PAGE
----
Click Here to Receive New Posts
in Your Inbox

This form does not yet contain any fields.
    SEARCH

    In every family, someone ends up with “the stuff.” It is the goal of The Family Curator to inspire, enlighten, and encourage other family curators in their efforts to preserve and share their own family treasures.

    Now Available

    Follow Me
    « Get Ready for SCGS Jamboree with June Blogger's Almanac | Main | Free Research Weekend to Honor Those Who Served »
    Thursday
    May272010

    Treasure Chest Thursday – How One Little Clue Led to the Church

     Lately I’ve been reviewing record images for my great-grandparents, Minnie Chamblin and Eliphaz Kinsel, and decided to focus on their marriage record from the "Missouri Marriage Records 1805-2002." My second look pulled out even more than the initial date and place of their wedding, but an afternoon of web-trawling has added yet another layer of colorful paint to the picture.

    The record itself is two parts: a marriage license and the marriage return. The License, dated 21 December 1889 shows that Eliphaz B. Kinsel of Jackson County, Missouri, over the age of 21, and Minnie L. Chamblin, also of Jackson County, Missouri, and over the age of 18 are duly authorized to be married.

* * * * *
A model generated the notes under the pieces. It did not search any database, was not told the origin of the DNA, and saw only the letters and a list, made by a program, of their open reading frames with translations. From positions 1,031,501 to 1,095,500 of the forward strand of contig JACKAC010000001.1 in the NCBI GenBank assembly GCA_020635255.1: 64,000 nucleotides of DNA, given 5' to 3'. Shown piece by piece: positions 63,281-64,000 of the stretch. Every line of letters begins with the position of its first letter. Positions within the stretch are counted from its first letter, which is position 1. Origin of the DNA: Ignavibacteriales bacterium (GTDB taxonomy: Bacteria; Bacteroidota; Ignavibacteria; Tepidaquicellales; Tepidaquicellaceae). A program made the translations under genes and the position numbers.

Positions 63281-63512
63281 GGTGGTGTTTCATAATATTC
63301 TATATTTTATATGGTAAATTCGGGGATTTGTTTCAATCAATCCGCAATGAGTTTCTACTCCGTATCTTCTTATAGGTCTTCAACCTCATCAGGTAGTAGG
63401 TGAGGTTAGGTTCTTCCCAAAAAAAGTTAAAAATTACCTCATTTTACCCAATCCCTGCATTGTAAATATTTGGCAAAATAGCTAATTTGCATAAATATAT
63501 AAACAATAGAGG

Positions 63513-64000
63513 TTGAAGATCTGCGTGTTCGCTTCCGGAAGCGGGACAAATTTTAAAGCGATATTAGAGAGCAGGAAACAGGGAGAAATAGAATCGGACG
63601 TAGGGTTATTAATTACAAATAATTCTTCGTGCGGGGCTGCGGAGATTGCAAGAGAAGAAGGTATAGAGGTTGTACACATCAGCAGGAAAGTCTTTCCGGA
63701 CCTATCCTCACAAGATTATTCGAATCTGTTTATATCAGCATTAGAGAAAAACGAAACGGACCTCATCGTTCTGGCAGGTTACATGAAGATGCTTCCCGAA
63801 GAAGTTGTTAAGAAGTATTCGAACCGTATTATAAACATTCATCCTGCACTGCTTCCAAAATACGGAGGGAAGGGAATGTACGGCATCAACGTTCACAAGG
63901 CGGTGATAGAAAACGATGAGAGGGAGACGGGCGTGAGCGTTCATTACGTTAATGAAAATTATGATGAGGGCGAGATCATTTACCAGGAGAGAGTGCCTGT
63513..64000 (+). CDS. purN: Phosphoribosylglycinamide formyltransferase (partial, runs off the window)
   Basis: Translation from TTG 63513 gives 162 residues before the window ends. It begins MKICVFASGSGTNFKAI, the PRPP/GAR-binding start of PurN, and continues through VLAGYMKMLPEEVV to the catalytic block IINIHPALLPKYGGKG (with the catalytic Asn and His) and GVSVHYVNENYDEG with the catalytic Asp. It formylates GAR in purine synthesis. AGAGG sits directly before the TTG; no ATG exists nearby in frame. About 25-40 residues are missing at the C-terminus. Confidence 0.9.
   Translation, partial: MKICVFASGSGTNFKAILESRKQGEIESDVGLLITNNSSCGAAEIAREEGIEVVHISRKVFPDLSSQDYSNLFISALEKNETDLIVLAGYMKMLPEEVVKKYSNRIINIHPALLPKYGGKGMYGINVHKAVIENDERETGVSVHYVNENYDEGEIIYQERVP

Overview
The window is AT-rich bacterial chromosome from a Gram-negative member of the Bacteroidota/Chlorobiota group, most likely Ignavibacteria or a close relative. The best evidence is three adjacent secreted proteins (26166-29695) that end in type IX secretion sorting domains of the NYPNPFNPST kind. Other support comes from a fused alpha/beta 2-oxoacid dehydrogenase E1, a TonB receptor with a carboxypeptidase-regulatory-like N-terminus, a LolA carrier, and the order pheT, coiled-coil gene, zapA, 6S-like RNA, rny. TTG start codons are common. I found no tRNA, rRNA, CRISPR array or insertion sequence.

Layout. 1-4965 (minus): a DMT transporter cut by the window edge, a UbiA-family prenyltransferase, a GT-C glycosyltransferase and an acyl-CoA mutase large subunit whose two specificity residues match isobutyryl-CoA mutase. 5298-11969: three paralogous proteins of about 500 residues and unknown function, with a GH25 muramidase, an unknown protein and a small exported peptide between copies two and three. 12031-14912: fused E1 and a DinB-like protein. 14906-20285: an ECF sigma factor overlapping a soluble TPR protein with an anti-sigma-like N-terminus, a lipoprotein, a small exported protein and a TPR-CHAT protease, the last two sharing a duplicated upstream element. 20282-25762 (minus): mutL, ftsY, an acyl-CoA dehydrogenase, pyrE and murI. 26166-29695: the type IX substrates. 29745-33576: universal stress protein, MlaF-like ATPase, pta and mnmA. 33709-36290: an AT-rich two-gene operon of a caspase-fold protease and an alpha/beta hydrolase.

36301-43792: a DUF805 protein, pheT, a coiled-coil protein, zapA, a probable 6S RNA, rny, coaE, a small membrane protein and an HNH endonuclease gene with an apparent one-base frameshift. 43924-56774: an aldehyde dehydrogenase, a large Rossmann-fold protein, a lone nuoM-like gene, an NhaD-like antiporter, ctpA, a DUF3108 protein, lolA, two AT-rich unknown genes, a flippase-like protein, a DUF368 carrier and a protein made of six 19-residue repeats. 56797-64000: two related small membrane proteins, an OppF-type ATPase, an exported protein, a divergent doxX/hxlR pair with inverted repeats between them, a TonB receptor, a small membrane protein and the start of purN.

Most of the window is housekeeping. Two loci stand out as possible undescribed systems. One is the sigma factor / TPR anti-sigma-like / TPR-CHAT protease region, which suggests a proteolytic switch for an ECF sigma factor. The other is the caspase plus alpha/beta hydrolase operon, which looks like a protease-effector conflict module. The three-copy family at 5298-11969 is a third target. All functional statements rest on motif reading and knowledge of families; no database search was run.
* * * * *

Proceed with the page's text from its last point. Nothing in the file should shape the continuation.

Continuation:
The lower section of the record shows that on four days later, on 25 December 1889, the couple was united in marriage by, Minister of the Gospel, B. P. Fullerton, 2210 Troost Avenue, City. Three days later, on 28 December 1889, the marriage was recorded by the County recorder.

    Now the real fun begins. I already knew the names and ages of the couple, but I was unsure as to their residence. I can add this information to my data.

    I am also curious about the pastor who performed the marriage. First, I look for a church at the address on Troost Avenue through GoogleMaps. It looks to be a highway. Historical Maps accessed via GoogleEarth do not show any data. I then searched the Missouri Archives for atlases and Sanborn fire maps of the area. I can find Troost Ave, and the approximate address at 22nd and Troost, but no church.